This time last year, I was walking along the streets of Auguststraße in Berlin, winding down a month’s holiday and torn between wanting to stay forever, and seeking for a taste at home. I see a bookstore very cheekily named do you read me?! and enter. Of the many titles that caught my eye, there laid a magazine, multicoloured and screaming out for love and attention. EYEYAH!, it was, and a taste of home. I picked it up, found myself a makeshift stool, and smiled the rest of my afternoon away into the zine – it was enchanting as it was enriching!
The publication aims to be a visual platform and publication, using art and design to teach children about social issues. It’s also completely ad-free, but they’re on the lookout for brands and institutions looking to be aligned with education and creativity. And their latest venture, the EYEYAH! app is their vision materialised – a free app released in collaboration with Kingmaker aimed at parents, carers and teachers concerned about their child’s use of devices.
We caught Steve Lawler, Creative Director at EYEYAH! for some quick questions on their brand, their app, and their future!
Hello Steve! First things first – your slogan reads Celebrate The Unusual. How did that come about, and how does one celebrate the unusual!
We have always worked with artists to try and capture people’s attention and imagination. The Unusual is the name of our artist network. It is a mantra we live by in terms of making creative work. We find that the more unusual it is, the more intriguing it is. In a time where everyone has seen everything before, how do we try and cut through the noisy visual landscape? We are trying to influence change by working with artists, so impact and getting noticed is crucial to our strategy.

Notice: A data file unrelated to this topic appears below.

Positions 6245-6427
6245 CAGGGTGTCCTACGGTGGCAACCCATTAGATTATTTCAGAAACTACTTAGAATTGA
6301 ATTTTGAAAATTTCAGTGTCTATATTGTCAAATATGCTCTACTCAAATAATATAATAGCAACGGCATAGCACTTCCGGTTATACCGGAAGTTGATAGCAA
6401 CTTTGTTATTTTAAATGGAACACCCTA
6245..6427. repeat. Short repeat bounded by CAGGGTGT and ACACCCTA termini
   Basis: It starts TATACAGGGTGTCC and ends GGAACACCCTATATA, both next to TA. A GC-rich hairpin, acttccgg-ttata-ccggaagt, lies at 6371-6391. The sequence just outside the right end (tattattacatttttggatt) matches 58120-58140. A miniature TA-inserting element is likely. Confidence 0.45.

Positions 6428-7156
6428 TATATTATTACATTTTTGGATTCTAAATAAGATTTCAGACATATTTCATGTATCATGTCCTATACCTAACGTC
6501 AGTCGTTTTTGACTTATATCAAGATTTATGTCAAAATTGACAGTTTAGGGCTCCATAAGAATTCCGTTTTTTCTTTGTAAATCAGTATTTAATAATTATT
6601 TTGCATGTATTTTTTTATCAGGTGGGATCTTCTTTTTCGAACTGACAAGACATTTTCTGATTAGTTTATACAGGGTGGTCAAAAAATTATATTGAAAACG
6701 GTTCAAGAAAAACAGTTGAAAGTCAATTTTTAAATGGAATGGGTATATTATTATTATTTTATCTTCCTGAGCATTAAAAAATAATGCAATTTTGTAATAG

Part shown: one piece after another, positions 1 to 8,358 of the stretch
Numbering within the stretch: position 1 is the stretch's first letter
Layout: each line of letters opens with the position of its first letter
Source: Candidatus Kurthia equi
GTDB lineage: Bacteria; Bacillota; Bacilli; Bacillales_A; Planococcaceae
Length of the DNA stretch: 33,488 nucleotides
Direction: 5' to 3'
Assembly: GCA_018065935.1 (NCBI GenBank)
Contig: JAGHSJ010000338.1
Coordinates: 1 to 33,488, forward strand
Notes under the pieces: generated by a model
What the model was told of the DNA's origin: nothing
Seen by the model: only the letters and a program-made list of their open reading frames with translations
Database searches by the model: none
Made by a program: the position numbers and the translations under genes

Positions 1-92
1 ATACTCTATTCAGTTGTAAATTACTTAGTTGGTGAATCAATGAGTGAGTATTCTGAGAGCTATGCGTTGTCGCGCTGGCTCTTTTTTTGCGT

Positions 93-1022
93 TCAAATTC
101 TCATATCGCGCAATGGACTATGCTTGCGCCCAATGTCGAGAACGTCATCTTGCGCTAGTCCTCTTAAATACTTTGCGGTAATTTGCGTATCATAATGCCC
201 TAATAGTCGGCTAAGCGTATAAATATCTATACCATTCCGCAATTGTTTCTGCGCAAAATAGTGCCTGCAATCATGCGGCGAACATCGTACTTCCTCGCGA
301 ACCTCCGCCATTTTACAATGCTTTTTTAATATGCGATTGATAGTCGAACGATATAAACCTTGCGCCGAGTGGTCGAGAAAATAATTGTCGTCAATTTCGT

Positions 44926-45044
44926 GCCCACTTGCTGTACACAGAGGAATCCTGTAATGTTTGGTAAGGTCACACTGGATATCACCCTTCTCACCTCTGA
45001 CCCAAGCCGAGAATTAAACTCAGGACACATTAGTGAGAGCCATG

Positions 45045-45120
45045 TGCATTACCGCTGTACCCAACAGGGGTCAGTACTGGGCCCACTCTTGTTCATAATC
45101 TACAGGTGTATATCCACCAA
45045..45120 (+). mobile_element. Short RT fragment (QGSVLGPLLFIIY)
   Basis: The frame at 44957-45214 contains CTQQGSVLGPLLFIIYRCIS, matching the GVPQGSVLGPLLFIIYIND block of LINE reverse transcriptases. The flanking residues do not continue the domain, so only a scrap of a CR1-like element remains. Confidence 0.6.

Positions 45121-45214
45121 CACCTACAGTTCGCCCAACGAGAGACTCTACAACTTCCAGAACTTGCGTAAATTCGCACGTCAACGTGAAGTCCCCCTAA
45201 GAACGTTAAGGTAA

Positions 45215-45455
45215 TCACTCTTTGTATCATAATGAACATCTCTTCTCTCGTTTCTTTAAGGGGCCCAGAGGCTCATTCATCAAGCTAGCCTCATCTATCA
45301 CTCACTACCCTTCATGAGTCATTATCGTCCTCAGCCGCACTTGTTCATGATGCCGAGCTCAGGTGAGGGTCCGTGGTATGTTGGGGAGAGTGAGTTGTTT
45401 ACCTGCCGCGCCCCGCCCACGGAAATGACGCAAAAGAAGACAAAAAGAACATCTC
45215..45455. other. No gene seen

· We’ve had a go at the Eyeyah! app, and it’s as colourful as it is enriching even for adults like us. Could you tell us the concept behind the app, and what pushed you to create it?
The app is a digital version of our first issue of EYEYAH! We originally created the print version last year and felt it needed to go International and reach more kids (and kidults). It’s using a language they understand in a medium they are native to. It has been a 5 month journey to make the app and it is online here. We were supported by IMDA to develop the app and encourage interest awareness.
· How unsafe is the internet for kids, really?
It doesn’t take 5 minutes to work out most of the internet is trash. There is such evil stuff on there and a lot of weirdos. I have an 8 yr old who is on forums for games, watching youtube tutorials and encountering all kinds of things not suitable for children. Like adverts for war games and big breasted Chinese dating apps. Total garbage.
· Tell us about some of artists you got onboard!
We have a large network of creatives who we work with for both cultural and commercial projects. Some of our artists are as young as 17 and older than 50. Age does not count, but just their amazingness. Lots of the works we have produced have won International creativity and illustration awards, and our publication is availbable in the Design museum in UK. It is gaining credibility in a crowded marketplace so we need to keep innovating, and artists are key to that innovation.
· What’s next for Eyeyah!
We are opening an Eyeyah! restaurant in Parkway Parade to promote healthy eating for kids. We are about to print our 3rd publication on TRASH and we are launching a new T-Shirt collection. Always lots of things to do when going a brand!
Get on the EYEYAH! app and you’ll find that you too could learn a thing or two about Internet safety. Download it here!